Financial Reform Conference Committee Offers Industry Lobbyists Chance to Reunite With Former Bosses

For Immediate Release

Contact: 

Dave Levinthal, Center for Responsive Politics, 202-354-0111 
Angela Bradbery, Public Citizen, 202-546-8500

Financial Reform Conference Committee Offers Industry Lobbyists Chance to Reunite With Former Bosses

Analysis by Public Citizen, Center for Responsive Politics Shows 56 Industry Lobbyists Served on Staffs of Lawmakers Named to Conference Committee

WASHINGTON - Lobbyists for the financial services industry enjoy longstanding
ties to the members of Congress who were named this week to the
conference committee on financial reform legislation, according to a
joint analysis of available data released today by Public Citizen and
the Center for Responsive Politics.

At least 56 current industry lobbyists previously served on the
personal staffs of the 43 members of Congress named Wednesday to the
conference committee, according to the study. Notably,
these figures do not include 59 lobbyists who served on either the
Senate or House of Representatives banking committee but never worked
directly for a member. Those lobbyists were enumerated in a report
published last week by Public Citizen and the Center for Responsive
Politics.

The financial services industry’s links to the Senate’s
representatives on the panel are particularly extensive. Collectively,
41 industry lobbyists once worked on the legislative staffs of the
committee’s 12 senators. And each senator once employed at least one
current lobbyist.

The chairman and ranking members of the Senate Committee on Banking,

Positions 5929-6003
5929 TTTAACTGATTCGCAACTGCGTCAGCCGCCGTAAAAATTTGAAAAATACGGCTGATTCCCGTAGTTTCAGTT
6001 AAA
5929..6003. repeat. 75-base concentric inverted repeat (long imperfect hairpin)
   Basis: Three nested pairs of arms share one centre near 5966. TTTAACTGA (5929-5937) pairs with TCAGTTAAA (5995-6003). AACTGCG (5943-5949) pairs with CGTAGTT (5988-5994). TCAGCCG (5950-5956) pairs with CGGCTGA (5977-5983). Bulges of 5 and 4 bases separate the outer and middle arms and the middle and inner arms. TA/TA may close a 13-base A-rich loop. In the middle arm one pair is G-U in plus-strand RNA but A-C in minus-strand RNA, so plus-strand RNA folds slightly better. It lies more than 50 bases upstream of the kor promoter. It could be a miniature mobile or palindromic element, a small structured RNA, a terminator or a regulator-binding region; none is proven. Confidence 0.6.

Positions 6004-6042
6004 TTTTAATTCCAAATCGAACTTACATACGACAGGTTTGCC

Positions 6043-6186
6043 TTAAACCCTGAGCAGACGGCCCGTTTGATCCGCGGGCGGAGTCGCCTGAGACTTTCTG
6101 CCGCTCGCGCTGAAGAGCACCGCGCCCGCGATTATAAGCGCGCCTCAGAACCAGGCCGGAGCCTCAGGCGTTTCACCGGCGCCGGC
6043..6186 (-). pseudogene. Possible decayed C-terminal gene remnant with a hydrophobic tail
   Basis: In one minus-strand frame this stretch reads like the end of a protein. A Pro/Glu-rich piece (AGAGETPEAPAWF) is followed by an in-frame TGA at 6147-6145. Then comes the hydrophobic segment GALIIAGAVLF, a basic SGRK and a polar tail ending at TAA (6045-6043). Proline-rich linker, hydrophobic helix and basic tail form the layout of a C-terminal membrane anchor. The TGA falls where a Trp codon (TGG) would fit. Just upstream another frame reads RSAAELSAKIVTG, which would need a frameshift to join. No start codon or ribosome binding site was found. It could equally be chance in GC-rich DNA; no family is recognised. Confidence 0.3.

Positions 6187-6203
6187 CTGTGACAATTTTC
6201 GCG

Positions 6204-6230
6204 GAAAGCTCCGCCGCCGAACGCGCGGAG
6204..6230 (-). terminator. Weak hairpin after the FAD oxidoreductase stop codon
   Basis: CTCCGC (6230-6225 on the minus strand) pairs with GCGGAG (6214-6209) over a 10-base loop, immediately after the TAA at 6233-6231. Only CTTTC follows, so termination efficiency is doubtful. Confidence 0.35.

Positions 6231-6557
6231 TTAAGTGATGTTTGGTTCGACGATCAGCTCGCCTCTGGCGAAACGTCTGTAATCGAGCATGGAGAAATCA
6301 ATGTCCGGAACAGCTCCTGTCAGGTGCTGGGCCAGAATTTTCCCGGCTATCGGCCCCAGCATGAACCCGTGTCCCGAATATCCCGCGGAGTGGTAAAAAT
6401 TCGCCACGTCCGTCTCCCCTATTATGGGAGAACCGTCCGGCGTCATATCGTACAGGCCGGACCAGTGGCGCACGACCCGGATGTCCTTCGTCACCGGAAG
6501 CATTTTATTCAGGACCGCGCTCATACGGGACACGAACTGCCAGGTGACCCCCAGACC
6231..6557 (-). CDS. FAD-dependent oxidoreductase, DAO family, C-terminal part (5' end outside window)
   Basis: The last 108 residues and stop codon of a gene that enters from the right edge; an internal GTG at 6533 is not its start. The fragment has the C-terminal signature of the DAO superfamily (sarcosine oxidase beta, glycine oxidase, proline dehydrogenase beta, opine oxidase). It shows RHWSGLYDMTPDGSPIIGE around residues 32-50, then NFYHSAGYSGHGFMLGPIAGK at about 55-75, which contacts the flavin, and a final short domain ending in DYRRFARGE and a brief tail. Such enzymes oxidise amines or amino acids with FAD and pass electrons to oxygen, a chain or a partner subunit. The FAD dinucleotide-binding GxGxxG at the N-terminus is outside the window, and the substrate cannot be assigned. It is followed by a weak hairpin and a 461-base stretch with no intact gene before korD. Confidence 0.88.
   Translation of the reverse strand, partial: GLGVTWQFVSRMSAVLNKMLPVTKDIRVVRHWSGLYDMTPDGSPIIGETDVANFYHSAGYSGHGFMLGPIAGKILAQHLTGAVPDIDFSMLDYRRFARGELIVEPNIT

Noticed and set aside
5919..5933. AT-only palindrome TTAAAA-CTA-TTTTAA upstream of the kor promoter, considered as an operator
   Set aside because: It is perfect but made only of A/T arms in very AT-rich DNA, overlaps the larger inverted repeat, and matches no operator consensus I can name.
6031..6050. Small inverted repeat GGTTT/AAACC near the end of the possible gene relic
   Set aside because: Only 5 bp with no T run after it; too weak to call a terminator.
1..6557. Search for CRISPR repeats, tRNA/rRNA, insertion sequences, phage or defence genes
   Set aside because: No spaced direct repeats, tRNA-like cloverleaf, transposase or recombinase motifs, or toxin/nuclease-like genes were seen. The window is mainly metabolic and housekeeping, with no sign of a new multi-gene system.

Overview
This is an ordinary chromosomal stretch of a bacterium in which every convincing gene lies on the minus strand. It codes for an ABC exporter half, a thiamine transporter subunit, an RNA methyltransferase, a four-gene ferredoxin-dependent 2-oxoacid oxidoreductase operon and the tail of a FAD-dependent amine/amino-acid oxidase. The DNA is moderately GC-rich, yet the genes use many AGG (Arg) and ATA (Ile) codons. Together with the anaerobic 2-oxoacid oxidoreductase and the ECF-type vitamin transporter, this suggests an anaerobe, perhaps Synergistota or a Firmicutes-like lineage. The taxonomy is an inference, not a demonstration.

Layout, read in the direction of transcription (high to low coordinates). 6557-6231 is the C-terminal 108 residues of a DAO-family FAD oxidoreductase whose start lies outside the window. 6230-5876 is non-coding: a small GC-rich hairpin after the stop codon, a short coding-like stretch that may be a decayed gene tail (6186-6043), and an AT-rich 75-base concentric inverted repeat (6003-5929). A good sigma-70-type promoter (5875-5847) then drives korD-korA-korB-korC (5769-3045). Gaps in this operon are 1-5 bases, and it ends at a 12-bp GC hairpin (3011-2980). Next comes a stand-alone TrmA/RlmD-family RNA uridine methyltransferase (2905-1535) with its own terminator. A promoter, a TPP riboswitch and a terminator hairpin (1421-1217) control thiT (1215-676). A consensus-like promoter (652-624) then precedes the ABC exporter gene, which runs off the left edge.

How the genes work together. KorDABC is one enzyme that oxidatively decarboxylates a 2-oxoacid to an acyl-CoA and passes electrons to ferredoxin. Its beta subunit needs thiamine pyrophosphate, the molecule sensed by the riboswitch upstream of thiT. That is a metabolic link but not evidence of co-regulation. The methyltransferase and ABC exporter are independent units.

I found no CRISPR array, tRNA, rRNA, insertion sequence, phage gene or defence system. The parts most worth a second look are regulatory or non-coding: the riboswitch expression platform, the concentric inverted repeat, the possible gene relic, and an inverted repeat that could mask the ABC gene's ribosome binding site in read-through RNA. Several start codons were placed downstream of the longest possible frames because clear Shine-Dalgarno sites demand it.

Housing and Urban Affairs, Sens. Chris Dodd (D-Conn.) and Richard
Shelby (R-Ala.), employed the most industry lobbyists - eight each. At
least seven current financial services lobbyists once served as chief
of staff to a member of the conference committee.

“Lobbyists with these sorts of connections can have a profound
effect on the outcome of legislation,” said Sheila Krumholz, executive
director of the Center for Responsive Politics. “Their knowledge
extends not only to the issues, but, perhaps more importantly, to their
former bosses’ cell phone numbers.”

Added David Arkush, director of Public Citizen’s Congress Watch
division, “The American people want reform, not a reunion. Given
industry’s deep connections to lawmakers on the conference committee,
it’s critical that Chairman Barney Frank (D-Mass.) has committed to
make the conference process the most transparent in history. Now the
public can crash what ordinarily would be an insider affair and make
sure lawmakers hear from the American people, not just Wall Street
lobbyists.”

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Public Citizen is a national, nonprofit consumer advocacy organization founded in 1971 to represent consumer interests in Congress, the executive branch and the courts.

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